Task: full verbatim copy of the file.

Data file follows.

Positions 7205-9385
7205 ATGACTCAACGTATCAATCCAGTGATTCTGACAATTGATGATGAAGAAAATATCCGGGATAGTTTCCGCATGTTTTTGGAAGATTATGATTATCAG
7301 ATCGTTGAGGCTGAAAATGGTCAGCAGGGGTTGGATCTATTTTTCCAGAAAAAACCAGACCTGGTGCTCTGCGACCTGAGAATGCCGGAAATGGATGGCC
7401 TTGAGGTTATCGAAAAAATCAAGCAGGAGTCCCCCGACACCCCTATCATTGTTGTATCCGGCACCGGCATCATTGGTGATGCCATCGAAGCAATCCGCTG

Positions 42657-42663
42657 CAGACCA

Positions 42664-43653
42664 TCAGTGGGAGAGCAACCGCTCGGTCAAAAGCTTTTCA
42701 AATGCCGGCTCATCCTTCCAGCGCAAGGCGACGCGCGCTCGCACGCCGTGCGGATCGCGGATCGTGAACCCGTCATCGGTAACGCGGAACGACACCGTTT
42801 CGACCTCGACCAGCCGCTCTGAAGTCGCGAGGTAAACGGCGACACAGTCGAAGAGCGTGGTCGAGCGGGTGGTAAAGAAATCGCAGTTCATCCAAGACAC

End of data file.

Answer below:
Positions 7205-9385
7205 ATGACTCAACGTATCAATCCAGTGATTCTGACAATTGATGATGAAGAAAATATCCGGGATAGTTTCCGCATGTTTTTGGAAGATTATGATTATCAG
7301 ATCGTTGAGGCTGAAAATGGTCAGCAGGGGTTGGATCTATTTTTCCAGAAAAAACCAGACCTGGTGCTCTGCGACCTGAGAATGCCGGAAATGGATGGCC
7401 TTGAGGTTATCGAAAAAATCAAGCAGGAGTCCCCCGACACCCCTATCATTGTTGTATCCGGCACCGGCATCATTGGTGATGCCATCGAAGCAATCCGCTG

Positions 42657-42663
42657 CAGACCA

Positions 42664-43653
42664 TCAGTGGGAGAGCAACCGCTCGGTCAAAAGCTTTTCA
42701 AATGCCGGCTCATCCTTCCAGCGCAAGGCGACGCGCGCTCGCACGCCGTGCGGATCGCGGATCGTGAACCCGTCATCGGTAACGCGGAACGACACCGTTT
42801 CGACCTCGACCAGCCGCTCTGAAGTCGCGAGGTAAACGGCGACACAGTCGAAGAGCGTGGTCGAGCGGGTGGTAAAGAAATCGCAGTTCATCCAAGACAC